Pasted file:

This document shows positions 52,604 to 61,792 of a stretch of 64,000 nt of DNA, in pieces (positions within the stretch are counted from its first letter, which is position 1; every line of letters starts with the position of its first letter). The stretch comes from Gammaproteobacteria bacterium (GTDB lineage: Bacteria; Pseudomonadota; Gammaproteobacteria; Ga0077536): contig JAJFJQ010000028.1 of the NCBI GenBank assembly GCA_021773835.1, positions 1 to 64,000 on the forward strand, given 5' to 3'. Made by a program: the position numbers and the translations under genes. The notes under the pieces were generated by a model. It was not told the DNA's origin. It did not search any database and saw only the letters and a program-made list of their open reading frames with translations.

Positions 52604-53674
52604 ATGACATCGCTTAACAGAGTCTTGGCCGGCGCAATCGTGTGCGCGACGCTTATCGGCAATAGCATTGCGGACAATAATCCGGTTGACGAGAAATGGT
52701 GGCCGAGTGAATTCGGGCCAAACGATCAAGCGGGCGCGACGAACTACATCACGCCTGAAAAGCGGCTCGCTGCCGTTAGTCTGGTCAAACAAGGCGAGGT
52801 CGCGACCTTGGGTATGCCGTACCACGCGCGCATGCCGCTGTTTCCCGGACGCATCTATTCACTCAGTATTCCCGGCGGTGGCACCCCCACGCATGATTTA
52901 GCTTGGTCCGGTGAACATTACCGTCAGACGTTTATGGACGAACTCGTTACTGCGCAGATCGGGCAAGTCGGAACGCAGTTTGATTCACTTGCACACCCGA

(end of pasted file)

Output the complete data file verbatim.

This document shows positions 52,604 to 61,792 of a stretch of 64,000 nt of DNA, in pieces (positions within the stretch are counted from its first letter, which is position 1; every line of letters starts with the position of its first letter). The stretch comes from Gammaproteobacteria bacterium (GTDB lineage: Bacteria; Pseudomonadota; Gammaproteobacteria; Ga0077536): contig JAJFJQ010000028.1 of the NCBI GenBank assembly GCA_021773835.1, positions 1 to 64,000 on the forward strand, given 5' to 3'. Made by a program: the position numbers and the translations under genes. The notes under the pieces were generated by a model. It was not told the DNA's origin. It did not search any database and saw only the letters and a program-made list of their open reading frames with translations.

Positions 52604-53674
52604 ATGACATCGCTTAACAGAGTCTTGGCCGGCGCAATCGTGTGCGCGACGCTTATCGGCAATAGCATTGCGGACAATAATCCGGTTGACGAGAAATGGT
52701 GGCCGAGTGAATTCGGGCCAAACGATCAAGCGGGCGCGACGAACTACATCACGCCTGAAAAGCGGCTCGCTGCCGTTAGTCTGGTCAAACAAGGCGAGGT
52801 CGCGACCTTGGGTATGCCGTACCACGCGCGCATGCCGCTGTTTCCCGGACGCATCTATTCACTCAGTATTCCCGGCGGTGGCACCCCCACGCATGATTTA
52901 GCTTGGTCCGGTGAACATTACCGTCAGACGTTTATGGACGAACTCGTTACTGCGCAGATCGGGCAAGTCGGAACGCAGTTTGATTCACTTGCACACCCGA